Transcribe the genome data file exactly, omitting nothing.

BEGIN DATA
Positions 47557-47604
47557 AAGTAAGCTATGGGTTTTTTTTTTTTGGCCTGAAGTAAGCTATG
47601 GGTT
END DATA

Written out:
Positions 47557-47604
47557 AAGTAAGCTATGGGTTTTTTTTTTTTGGCCTGAAGTAAGCTATG
47601 GGTT